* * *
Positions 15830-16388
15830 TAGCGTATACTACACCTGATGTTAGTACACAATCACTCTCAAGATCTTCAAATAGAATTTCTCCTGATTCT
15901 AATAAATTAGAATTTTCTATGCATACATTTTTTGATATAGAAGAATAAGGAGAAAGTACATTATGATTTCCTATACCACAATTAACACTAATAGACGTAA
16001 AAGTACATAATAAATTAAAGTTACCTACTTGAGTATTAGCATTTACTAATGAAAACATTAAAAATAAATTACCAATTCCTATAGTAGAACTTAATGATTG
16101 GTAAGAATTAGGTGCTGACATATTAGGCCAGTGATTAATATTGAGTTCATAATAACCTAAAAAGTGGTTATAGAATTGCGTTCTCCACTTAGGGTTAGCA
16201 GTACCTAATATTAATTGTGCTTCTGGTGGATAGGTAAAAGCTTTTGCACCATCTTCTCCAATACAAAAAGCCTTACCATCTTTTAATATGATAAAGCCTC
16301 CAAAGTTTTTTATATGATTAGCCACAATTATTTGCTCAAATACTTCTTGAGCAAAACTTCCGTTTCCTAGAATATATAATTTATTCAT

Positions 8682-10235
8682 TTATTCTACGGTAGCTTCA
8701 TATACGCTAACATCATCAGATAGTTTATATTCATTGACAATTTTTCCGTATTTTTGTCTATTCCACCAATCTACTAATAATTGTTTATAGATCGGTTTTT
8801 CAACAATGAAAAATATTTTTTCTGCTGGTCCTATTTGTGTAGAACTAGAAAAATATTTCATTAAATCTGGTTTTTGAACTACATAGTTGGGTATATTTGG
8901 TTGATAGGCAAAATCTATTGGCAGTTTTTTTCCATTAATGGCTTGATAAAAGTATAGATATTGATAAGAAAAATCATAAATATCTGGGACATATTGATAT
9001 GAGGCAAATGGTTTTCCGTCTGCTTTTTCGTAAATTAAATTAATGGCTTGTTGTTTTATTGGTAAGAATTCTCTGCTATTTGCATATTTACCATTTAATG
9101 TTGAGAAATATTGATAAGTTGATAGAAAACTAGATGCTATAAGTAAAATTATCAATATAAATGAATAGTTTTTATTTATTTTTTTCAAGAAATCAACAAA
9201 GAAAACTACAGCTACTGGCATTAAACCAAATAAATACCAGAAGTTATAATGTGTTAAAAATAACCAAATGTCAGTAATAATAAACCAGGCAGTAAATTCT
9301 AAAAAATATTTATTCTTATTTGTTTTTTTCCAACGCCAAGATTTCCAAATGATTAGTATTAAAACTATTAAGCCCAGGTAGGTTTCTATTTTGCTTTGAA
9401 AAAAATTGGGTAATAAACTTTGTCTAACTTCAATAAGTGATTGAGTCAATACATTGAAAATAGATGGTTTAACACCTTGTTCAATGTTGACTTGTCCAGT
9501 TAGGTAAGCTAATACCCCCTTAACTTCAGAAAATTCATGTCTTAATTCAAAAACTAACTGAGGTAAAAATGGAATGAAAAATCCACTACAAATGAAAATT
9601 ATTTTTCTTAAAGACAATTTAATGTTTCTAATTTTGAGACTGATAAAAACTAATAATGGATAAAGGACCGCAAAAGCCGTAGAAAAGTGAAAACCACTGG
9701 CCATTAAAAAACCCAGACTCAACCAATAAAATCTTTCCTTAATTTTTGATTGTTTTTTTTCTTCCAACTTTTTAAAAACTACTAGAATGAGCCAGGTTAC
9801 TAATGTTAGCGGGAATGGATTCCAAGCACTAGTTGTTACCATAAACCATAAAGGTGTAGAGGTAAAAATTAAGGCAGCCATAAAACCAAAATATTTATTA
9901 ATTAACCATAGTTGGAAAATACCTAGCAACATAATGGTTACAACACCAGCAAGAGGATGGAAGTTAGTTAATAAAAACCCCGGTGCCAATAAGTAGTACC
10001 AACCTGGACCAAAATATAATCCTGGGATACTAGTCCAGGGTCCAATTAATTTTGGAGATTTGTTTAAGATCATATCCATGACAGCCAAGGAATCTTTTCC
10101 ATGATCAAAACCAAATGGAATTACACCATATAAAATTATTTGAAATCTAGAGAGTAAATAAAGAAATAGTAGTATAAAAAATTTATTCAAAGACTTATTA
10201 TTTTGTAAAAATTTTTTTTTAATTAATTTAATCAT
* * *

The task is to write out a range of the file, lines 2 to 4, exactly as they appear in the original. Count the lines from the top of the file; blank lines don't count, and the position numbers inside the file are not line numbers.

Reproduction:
15830 TAGCGTATACTACACCTGATGTTAGTACACAATCACTCTCAAGATCTTCAAATAGAATTTCTCCTGATTCT
15901 AATAAATTAGAATTTTCTATGCATACATTTTTTGATATAGAAGAATAAGGAGAAAGTACATTATGATTTCCTATACCACAATTAACACTAATAGACGTAA
16001 AAGTACATAATAAATTAAAGTTACCTACTTGAGTATTAGCATTTACTAATGAAAACATTAAAAATAAATTACCAATTCCTATAGTAGAACTTAATGATTG